Destroying the World


The world was created with ten utterances. What does this come to teach us? Surely it could have been created with a single utterance! But this was in order to exact payment from the transgressors who destroy a world created with ten utterances, and to better reward the righteous who sustain a world created with ten utterances.

Ethics of the Fathers, 5:1[1]

G-d is the essence of good.[2] He is benevolent and compassionate,[3] and merciful toward all His creations.[4] How, then, can it be said that the reason He created the world with ten utterances was “in order to exact payment from the transgressors”?!

The mishnah does go on to say that G-d’s purpose was also to grant greater significance to the good deeds of the righteous. G-d being the ultimate and only reality, the sole measure of how real and significant a thing is, is the extent to which G-d imparts being and meaning to it. By choosing to “invest” ten utterances in the creation of the world (“Let there be light,” “Let the earth sprout forth vegetation,” “Let us make man,” etc.—instead of simply saying “Let there be a world”), G-d made our existence that much more significant, and our development of the world in accordance with His will that much more worthy of reward. This, of course, also means that the destructive deeds of those who transgress His will are of greater consequence, as they damage a world made more significant by G-d’s greater involvement in its creation. But if this were the mishnah’s point, it should have begun by saying that G-d’s multiple enunciations were:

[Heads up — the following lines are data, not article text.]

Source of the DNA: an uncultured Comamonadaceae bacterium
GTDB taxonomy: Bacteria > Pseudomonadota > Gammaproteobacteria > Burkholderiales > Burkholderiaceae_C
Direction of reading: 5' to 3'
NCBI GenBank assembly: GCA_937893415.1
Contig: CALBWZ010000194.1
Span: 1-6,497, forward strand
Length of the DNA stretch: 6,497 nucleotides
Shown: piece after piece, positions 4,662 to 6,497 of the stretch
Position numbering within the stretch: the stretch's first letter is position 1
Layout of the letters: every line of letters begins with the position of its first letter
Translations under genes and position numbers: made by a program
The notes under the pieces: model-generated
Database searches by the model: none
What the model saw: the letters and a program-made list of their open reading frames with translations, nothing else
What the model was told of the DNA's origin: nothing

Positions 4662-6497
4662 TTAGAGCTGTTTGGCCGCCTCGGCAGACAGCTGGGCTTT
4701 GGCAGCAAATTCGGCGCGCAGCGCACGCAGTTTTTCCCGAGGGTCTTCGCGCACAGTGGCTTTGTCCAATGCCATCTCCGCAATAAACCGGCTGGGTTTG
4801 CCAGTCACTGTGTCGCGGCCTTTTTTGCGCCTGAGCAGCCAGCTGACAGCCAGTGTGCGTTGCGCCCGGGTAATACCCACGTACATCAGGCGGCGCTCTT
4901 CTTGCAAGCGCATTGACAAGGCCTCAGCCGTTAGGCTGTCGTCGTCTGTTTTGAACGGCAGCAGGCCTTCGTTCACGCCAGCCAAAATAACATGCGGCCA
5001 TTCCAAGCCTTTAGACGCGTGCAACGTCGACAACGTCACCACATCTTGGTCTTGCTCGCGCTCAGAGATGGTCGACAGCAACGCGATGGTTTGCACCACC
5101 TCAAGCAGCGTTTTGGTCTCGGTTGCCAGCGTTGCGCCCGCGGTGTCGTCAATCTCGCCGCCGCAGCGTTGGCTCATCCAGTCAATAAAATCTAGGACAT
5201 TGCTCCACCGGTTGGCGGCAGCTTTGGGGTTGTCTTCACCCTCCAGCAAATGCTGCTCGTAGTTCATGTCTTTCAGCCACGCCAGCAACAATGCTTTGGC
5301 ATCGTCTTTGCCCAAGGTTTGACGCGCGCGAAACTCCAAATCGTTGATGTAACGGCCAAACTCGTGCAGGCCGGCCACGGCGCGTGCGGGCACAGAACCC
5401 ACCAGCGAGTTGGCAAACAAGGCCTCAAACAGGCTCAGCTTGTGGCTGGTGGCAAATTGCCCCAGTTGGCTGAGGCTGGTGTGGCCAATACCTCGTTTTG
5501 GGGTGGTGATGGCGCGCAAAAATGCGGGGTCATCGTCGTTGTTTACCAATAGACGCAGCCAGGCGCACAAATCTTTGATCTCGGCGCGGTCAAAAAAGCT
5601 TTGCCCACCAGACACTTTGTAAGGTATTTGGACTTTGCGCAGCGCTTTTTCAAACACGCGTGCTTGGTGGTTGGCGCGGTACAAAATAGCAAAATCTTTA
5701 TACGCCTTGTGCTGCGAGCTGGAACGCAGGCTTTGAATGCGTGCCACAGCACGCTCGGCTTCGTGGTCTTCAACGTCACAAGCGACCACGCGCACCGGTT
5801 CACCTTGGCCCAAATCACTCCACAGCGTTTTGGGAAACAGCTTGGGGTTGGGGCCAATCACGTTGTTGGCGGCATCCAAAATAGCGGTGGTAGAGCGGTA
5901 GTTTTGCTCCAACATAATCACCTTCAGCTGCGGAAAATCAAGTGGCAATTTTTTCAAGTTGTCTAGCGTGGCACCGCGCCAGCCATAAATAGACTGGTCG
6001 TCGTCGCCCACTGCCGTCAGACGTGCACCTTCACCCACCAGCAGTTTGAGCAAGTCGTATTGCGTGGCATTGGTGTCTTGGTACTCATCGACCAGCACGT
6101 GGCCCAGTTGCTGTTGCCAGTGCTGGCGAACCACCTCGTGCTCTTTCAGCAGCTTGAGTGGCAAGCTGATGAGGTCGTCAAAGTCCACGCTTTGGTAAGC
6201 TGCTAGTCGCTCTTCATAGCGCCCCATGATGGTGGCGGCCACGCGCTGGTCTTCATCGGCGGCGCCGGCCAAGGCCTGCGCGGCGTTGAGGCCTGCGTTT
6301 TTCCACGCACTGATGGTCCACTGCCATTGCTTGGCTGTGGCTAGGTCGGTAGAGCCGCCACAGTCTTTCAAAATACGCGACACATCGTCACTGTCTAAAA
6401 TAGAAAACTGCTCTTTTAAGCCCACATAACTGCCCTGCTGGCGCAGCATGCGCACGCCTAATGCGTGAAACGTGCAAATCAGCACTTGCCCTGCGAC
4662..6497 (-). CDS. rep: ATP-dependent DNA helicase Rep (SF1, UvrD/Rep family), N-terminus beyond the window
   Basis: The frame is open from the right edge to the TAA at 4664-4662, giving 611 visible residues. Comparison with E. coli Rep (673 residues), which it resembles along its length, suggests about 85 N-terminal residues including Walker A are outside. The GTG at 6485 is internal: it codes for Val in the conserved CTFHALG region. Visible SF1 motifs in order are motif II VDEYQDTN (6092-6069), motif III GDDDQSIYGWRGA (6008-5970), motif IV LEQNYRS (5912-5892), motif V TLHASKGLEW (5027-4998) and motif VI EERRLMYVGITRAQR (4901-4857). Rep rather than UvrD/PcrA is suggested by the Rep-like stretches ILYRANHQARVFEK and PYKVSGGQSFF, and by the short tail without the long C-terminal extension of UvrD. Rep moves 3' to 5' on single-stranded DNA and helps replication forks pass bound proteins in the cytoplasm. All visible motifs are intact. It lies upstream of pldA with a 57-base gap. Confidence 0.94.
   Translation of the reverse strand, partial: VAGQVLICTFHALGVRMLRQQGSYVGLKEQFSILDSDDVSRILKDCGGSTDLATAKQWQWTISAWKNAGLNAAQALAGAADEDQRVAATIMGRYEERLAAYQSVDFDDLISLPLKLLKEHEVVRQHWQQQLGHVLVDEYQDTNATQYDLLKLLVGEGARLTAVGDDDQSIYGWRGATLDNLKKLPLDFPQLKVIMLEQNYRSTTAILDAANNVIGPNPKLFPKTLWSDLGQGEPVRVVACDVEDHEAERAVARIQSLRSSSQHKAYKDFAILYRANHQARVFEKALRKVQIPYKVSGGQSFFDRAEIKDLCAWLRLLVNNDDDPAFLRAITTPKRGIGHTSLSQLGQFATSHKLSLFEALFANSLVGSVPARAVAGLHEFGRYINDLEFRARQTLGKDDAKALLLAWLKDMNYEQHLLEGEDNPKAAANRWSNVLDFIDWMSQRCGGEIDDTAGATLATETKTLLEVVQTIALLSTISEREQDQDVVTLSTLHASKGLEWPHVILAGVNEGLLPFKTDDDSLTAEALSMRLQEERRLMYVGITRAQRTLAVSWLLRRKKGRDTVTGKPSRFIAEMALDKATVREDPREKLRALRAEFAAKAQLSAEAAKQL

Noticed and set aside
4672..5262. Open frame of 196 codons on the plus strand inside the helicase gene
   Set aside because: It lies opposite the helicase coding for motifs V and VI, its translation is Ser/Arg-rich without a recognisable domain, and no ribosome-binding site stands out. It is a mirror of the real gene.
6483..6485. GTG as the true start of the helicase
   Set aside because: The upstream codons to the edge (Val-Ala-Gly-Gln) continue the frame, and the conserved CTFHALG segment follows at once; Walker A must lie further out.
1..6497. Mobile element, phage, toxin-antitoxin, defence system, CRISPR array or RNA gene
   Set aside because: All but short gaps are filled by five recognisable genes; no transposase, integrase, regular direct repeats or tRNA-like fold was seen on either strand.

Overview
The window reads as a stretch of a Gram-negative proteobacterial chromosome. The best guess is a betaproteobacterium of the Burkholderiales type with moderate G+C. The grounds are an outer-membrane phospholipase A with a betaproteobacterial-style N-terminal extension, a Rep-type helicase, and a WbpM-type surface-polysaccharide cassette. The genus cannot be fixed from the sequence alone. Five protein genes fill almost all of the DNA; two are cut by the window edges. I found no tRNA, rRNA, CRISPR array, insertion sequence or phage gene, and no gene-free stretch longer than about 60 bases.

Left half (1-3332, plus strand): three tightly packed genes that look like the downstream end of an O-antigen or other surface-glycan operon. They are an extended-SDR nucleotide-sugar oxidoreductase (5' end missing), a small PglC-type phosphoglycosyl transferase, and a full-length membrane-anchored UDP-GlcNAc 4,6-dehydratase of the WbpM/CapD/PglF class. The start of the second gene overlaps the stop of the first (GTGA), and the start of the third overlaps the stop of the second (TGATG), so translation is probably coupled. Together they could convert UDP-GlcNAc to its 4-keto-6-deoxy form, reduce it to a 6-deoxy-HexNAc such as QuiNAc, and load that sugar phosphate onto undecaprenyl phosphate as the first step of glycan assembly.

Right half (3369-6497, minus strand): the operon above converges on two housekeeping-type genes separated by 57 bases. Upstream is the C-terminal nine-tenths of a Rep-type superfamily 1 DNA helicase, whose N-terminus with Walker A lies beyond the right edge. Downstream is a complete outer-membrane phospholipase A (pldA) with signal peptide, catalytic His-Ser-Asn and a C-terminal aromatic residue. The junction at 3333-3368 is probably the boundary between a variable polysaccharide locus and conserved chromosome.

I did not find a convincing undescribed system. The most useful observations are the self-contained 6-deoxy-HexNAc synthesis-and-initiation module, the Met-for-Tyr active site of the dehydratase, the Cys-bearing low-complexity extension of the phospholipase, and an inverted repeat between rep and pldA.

“In order to greatly reward the righteous, who sustain a world created with ten utterances.”

The negative fallout from this could have been noted afterward (if it need be noted at all). The fact that the mishnah first speaks of the greater possibility of “exacting payment from the transgressors” implies that this is the crux of the reason G-d created the world with ten utterances, and that its other point—“and to greatly reward the righteous…”—is secondary to the divine purpose. How is this to be reconciled with the concept, axiomatic to the Jewish faith, that G-d is the epitome of good and His creation an outpouring of His infinite benevolence?

The Perfect Number